‘Injuries Incompatible with Life’
On Thursday, while Ukrainian government troops began an attempt to disarm, arrest and if it came to it kill the heavily armed pro-Russian fighters who have taken over government buildings in the Ukrainian town of Slavyansk, Russian government troops carried out an almost identical operation in the Russian town of Khasavyurt, in the Caucasus. Ukrainian troops killed between one and five anti-government fighters in the course of their operation. Russian troops killed four anti-government fighters during theirs.
I say 'almost identical', but in fact, while Ukrainian special forces were trying to clear anti-Ukrainian rebels from government buildings they had illegally taken over, Russian special forces killed four anti-Russian rebels in a private house. If they were rebels. In the version given by the Russian information outlet Vesti, a woman, described as an 'accomplice', was the first to open fire on the heavily armed Russian soldiers. They fired back, killing two men and two women; or rather, in the douce euphemism of the report, 'they received injuries incompatible with life'.
Another difference was in the way the events were reported. Vesti described the Ukrainian mission as a 'punitive operation' and the victims as 'local inhabitants'. It described the Russian mission as 'a special operation' and the victims as 'four fighters'. The headline adds cheerfully: 'Children saved!' The report is a little unclear, but it appears that the dead men and women were the children's parents.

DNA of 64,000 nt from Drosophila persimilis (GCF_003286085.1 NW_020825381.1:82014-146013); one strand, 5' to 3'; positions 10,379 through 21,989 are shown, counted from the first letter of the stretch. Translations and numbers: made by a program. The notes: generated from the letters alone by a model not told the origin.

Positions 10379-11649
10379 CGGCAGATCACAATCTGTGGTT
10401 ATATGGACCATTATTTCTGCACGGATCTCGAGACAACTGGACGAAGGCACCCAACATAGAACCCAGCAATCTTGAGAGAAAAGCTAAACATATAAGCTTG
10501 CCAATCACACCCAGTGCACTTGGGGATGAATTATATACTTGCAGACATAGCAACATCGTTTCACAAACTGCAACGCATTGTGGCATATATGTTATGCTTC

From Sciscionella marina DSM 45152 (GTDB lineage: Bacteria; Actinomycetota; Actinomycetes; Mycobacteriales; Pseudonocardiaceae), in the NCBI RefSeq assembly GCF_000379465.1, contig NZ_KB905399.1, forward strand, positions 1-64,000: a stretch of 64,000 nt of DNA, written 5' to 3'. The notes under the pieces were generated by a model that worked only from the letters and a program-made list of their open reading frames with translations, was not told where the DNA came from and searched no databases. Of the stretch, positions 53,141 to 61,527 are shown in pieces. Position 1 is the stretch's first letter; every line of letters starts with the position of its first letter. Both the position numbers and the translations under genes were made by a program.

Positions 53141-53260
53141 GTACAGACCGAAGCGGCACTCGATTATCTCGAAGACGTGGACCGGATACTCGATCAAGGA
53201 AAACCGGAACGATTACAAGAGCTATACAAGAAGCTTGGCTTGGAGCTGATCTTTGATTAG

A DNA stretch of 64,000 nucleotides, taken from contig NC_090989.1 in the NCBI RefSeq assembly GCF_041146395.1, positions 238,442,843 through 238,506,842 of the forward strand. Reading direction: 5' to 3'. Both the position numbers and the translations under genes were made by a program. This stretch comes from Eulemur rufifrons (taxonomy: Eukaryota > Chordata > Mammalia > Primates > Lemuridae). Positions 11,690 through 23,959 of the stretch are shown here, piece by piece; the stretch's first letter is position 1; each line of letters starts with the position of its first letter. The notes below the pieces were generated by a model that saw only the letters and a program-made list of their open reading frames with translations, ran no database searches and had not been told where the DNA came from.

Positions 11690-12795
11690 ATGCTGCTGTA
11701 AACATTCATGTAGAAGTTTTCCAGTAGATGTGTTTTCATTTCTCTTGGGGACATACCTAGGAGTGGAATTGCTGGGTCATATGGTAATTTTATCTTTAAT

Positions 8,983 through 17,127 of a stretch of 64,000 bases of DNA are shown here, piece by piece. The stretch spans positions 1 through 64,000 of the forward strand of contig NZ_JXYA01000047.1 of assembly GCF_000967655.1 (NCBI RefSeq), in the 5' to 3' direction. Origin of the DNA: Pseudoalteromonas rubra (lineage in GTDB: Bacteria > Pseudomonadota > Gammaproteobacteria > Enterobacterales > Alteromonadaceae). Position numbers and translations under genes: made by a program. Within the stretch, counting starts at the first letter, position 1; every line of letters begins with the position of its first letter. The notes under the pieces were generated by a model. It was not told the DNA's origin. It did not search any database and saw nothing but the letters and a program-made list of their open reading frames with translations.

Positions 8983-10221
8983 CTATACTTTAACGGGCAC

It would have been interesting to compare reporting of the two events by the Kremlin's English language news channel, too, but although they have devoted a great deal of coverage to what has been happening in Ukraine, Russia Today seems to have missed the Khasavyurt story. Russia's foreign minister, Sergei Lavrov, described Ukraine's efforts to establish order within its own borders as 'a bloody crime', but of Russia's own efforts in that regard, he said nothing. Amid all the talk of double standards from Moscow, here, at least, is one point of clarity: Russia has no problem with the repression of Russian-speakers, bloody if necessary, as long as it is Russians who are doing the repression.